A true underdog redemption story with an unexpected kick, Air is about how shambling sports marketing executive Sonny Vaccaro (Matt Damon) turned around his career, transformed Nike into a globe-spanning behemoth, and revolutionized the athletic endorsement industry. Regardless of what Alex Convery’s script would like viewers to believe, none of that is actually that interesting. As written, there are many moments when Air could come across as little more than a Harvard Business Review case study put on film. As a director, Affleck knows what he has going for him here. Damon, who—much as it would be nice to see him take some Tom Ripley-like swings again—makes clear again in his role in Air his gift for bringing gravitas and depth to everyday guys.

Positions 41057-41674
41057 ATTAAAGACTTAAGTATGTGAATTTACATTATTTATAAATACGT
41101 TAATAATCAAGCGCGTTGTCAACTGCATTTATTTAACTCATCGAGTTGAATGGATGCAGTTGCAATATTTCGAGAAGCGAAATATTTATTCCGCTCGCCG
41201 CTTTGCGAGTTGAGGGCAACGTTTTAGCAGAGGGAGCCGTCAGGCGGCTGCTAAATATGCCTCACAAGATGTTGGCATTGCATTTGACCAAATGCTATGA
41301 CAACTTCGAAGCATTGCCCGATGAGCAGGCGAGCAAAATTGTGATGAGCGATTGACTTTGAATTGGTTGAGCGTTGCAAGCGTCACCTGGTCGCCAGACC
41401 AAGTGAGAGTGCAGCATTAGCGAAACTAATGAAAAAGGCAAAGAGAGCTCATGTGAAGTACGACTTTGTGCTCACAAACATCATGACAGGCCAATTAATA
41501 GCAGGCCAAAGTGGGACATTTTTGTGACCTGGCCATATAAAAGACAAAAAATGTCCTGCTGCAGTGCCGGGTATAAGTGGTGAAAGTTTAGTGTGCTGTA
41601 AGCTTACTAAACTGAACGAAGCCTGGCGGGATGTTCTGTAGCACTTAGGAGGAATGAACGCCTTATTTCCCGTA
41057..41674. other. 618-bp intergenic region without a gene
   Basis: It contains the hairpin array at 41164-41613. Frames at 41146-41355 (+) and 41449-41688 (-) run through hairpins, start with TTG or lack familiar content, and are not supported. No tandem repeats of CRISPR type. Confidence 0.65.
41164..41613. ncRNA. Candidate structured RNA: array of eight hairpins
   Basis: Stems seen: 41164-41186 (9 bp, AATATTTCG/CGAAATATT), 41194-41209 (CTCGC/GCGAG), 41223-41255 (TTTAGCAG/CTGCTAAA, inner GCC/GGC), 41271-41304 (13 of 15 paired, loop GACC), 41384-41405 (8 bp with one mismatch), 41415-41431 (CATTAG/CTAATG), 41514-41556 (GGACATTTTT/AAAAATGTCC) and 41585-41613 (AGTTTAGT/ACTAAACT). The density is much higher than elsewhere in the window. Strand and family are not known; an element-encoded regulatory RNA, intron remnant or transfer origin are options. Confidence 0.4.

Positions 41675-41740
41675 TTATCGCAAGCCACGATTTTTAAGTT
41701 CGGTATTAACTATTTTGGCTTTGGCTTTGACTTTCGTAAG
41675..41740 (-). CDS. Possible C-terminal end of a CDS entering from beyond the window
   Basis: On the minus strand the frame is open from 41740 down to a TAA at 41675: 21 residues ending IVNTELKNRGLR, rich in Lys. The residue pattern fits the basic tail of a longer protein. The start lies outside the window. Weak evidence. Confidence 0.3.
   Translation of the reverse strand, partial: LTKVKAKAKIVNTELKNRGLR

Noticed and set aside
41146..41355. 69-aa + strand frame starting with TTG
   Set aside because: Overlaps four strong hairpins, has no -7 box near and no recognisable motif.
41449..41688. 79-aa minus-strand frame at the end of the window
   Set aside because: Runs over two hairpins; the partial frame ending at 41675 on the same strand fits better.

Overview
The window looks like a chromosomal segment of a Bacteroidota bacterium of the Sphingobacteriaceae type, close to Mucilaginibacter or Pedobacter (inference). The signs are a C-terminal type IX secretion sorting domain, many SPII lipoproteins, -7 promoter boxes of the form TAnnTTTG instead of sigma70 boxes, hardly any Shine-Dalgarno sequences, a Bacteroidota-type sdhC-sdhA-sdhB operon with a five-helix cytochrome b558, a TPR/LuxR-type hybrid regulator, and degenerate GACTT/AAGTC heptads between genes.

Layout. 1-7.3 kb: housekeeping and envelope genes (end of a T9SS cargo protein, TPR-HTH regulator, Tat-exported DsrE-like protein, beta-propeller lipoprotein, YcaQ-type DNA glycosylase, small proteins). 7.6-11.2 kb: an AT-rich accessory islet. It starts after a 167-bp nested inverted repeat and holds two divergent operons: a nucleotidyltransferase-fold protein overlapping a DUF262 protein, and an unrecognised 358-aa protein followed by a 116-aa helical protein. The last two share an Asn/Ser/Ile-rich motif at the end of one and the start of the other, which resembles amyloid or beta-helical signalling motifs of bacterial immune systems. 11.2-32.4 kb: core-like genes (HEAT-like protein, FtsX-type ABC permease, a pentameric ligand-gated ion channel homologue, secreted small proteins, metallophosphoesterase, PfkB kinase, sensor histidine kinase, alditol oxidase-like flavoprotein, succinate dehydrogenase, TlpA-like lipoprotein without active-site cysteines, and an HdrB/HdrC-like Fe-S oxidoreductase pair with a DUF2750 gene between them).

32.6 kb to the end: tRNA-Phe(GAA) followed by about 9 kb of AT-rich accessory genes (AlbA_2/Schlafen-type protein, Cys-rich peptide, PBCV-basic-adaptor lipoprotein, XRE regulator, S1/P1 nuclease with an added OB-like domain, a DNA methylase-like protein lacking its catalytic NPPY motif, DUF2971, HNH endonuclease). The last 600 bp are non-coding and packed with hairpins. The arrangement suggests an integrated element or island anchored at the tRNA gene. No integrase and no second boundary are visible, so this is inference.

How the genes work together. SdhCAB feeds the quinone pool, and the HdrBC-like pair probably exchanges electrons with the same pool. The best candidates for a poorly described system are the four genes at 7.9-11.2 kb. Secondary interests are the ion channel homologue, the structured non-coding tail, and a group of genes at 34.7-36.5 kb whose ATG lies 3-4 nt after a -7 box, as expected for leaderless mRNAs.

Set in 1984, Air presents Nike as the runt of the basketball shoe industry, an also-ran behind giants like Converse and Adidas at a time when the NBA itself was a professional league afterthought. At the start of Air, Nike is flailing, spreading its meager endorsement budget on multiple no-name talents while the big companies snag the likes of Magic Johnson and Larry Bird. This irks Vaccaro, an irritable but intermittently visionary basketball savant whose love of the sport comes across as something organic and grounded rather than data-obsessed; you feel like he would rather be out scouting players at high school tournaments than sitting in his office. His big idea? Rather than try to outspend Adidas and Converse, Nike should put all its money on one player: the Chicago Bulls’ new player, Michael Jordan.